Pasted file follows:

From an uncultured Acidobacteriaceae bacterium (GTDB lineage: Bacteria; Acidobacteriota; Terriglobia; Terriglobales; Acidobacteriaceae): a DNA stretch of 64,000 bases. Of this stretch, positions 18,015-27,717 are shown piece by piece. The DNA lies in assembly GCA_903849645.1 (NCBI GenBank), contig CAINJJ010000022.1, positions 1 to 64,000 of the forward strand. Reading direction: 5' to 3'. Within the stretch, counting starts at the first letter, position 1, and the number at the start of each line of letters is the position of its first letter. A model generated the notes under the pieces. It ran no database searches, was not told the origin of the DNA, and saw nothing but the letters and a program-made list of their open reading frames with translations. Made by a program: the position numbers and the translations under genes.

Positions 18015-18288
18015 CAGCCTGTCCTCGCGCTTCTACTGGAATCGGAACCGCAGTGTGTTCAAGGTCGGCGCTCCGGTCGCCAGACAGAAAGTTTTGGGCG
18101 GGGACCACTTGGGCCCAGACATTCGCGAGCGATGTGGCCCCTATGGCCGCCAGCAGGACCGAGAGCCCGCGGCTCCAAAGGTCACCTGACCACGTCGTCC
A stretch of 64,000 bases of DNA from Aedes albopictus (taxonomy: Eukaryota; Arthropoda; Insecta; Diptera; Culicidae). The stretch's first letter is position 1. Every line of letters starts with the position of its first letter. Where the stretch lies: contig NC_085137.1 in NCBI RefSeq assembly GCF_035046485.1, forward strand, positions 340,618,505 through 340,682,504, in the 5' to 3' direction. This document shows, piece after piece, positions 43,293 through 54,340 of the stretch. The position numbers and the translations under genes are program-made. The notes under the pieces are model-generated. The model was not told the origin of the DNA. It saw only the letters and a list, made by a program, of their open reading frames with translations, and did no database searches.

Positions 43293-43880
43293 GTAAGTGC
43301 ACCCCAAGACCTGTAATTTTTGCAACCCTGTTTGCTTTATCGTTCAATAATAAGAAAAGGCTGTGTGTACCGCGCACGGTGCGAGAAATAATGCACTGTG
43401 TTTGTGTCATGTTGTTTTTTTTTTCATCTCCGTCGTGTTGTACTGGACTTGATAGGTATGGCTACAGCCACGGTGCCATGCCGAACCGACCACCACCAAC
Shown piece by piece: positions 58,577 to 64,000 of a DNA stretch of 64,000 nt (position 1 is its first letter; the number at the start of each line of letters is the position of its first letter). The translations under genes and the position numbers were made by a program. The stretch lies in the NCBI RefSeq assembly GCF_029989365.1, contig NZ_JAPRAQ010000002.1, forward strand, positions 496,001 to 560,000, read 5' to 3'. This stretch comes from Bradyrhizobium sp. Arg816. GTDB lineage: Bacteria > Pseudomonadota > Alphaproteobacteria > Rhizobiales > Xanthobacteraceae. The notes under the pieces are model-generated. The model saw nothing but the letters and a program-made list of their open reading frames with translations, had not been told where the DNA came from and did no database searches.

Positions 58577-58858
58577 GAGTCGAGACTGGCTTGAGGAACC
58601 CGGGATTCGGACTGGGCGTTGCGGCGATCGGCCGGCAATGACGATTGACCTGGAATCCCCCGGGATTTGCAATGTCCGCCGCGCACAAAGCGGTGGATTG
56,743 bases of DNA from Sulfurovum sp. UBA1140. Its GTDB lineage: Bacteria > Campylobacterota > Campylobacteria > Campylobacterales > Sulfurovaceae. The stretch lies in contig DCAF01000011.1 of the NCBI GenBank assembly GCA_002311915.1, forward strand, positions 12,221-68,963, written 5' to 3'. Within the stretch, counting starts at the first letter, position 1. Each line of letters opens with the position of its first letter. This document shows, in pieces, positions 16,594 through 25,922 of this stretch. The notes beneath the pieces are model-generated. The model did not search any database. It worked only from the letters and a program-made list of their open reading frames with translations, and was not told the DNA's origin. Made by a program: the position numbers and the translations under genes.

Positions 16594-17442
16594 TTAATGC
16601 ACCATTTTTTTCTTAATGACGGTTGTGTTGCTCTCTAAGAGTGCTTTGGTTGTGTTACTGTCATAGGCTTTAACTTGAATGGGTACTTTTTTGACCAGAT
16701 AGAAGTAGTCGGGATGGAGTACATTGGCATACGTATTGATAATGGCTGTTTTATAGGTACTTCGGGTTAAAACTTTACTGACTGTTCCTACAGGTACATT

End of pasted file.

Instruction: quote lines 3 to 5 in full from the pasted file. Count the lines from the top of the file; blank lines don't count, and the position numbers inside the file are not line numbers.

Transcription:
18015 CAGCCTGTCCTCGCGCTTCTACTGGAATCGGAACCGCAGTGTGTTCAAGGTCGGCGCTCCGGTCGCCAGACAGAAAGTTTTGGGCG
18101 GGGACCACTTGGGCCCAGACATTCGCGAGCGATGTGGCCCCTATGGCCGCCAGCAGGACCGAGAGCCCGCGGCTCCAAAGGTCACCTGACCACGTCGTCC
A stretch of 64,000 bases of DNA from Aedes albopictus (taxonomy: Eukaryota; Arthropoda; Insecta; Diptera; Culicidae). The stretch's first letter is position 1. Every line of letters starts with the position of its first letter. Where the stretch lies: contig NC_085137.1 in NCBI RefSeq assembly GCF_035046485.1, forward strand, positions 340,618,505 through 340,682,504, in the 5' to 3' direction. This document shows, piece after piece, positions 43,293 through 54,340 of the stretch. The position numbers and the translations under genes are program-made. The notes under the pieces are model-generated. The model was not told the origin of the DNA. It saw only the letters and a list, made by a program, of their open reading frames with translations, and did no database searches.